May 1932.
‘Another building of interest is the infant school,’ writes Treves, ‘because it so well fulfils any conception of what a seat of learning for country infants should be like. It is an ancient thatched cottage with a thatched verandah, where the infants can take the air when resting from their studies. The playground is an old-fashioned garden by the side of a stream. This charming little academy is the village school of a child’s idyll. It and the Castle Inn are the two most delightful features in the town.’
Obviously charmed by the location and appearance of the infants’ school, Treves was probably unaware that the school burned down in 1906, the very year of publication of Highways and Byways and only a year or two after he would have visited while researching for his book. In the museum a book shows photos of the fire, tells of the event and mentions two pupils who it appears may have died as a result. The site of the school became allotments and now is part of a car park next to the police station.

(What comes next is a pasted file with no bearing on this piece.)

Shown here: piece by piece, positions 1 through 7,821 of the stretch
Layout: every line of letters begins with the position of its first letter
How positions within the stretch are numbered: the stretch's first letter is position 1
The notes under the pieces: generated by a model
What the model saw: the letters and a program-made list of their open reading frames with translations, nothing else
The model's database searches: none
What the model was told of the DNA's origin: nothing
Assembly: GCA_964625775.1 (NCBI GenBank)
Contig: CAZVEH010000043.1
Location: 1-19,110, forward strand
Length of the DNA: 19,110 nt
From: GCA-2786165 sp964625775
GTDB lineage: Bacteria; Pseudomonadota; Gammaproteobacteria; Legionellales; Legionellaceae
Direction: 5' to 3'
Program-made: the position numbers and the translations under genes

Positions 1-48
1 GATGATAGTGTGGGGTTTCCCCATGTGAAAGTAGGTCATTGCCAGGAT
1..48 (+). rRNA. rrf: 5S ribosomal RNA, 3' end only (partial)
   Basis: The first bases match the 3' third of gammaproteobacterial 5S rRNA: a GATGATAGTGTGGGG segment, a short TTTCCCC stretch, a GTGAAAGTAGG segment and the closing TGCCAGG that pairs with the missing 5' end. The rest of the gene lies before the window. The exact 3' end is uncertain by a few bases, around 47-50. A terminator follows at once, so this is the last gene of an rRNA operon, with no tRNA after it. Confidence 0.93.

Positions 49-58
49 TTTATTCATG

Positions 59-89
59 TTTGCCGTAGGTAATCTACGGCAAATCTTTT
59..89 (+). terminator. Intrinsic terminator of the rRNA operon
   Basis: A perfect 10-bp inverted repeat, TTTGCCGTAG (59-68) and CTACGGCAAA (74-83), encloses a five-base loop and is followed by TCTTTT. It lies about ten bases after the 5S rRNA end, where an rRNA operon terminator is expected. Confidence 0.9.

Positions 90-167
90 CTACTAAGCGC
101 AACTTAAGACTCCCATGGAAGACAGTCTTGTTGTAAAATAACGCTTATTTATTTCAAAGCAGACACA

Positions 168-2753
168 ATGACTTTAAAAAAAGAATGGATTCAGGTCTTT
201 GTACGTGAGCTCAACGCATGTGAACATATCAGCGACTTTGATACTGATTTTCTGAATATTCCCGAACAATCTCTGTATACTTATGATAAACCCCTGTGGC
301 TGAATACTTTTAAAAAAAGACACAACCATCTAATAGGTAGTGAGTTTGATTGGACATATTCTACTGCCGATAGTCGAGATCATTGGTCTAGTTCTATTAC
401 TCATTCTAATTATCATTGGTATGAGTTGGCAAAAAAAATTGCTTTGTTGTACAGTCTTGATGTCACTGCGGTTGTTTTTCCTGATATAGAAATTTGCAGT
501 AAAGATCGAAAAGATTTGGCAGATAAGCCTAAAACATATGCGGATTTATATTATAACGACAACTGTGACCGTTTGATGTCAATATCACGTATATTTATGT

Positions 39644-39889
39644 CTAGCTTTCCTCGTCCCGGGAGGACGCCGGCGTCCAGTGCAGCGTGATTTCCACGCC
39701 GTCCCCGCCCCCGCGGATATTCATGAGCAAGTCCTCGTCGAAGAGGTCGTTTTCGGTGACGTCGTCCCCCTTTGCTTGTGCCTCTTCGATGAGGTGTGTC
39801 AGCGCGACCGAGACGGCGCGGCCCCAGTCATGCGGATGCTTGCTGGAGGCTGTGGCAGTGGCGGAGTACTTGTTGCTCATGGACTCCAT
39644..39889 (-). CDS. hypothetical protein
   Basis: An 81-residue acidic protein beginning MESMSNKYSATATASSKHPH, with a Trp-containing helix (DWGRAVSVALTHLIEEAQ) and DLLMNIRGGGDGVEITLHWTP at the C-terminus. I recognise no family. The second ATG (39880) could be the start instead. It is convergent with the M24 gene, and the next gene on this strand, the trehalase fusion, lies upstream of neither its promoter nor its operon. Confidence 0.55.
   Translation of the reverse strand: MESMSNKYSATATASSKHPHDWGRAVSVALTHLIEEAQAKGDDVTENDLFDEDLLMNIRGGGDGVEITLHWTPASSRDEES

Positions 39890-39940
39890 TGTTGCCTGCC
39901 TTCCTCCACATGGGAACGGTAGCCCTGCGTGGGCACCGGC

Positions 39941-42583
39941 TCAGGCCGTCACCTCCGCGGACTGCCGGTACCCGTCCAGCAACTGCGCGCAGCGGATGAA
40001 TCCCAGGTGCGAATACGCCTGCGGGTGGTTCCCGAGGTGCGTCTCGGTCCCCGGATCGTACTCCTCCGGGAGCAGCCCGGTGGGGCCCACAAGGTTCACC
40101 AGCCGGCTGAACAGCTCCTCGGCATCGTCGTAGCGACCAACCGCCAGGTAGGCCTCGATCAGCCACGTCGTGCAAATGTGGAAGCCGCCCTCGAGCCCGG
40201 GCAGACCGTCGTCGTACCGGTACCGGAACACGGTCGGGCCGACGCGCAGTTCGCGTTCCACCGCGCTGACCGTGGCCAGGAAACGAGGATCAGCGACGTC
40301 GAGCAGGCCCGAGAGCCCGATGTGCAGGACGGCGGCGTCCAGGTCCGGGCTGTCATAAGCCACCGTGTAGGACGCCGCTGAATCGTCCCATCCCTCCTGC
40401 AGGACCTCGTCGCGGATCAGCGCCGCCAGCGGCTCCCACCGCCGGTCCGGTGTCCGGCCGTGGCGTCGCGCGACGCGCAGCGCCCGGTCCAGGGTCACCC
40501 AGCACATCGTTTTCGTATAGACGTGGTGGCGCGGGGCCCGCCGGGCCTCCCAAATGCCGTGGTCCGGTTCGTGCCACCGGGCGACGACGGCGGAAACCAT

Treves now moves southwards and finds himself on the coast: ‘West Bay, the harbour of Bridport, is probably the queerest seaport in any part of the British Isles. As it is approached the country dies away, the trees vanish one by one, until at last there is only a green flat left, which slides into the heaped up shingle of the shore.’ Nothing really offensive to begin, perhaps, but the burghers of Bridport and West Bay were probably not impressed by Treves’s next few lines regarding their town; whilst Highways and Byways in Dorset was not a guide book, it would certainly have influenced readers and may have stopped them rushing to West Bay. Interestingly, after Treves’s death in 1923, the book, which had been reprinted a number of times, was again reprinted and edited – and the passage regarding West Bay became much more complimentary! Here is Treves’s unabridged version: ‘There is evidence that it [West Bay] is making pretence to be a seaside town and a resort for the holiday-maker. To this end swings and roundabouts appear now and then on the solemn quay. A block of dwellings of the most blatant seaside-suburban type has been dumped down in the unoffending hamlet, where a “terrace” – as it is intended to be – looks as out of place as an iron girder in a flower garden. More than this, along the beach has been built the rudiment of an esplanade, duly furnished with shelters of the type approved by Margate and Ramsgate. As a village of the incongruous, West Bay has probably no equal in the British Isles. So long as it was content to be a nursery-tale harbour it was charming enough, but West Bay as a “seaside resort” is a pitiable mockery.’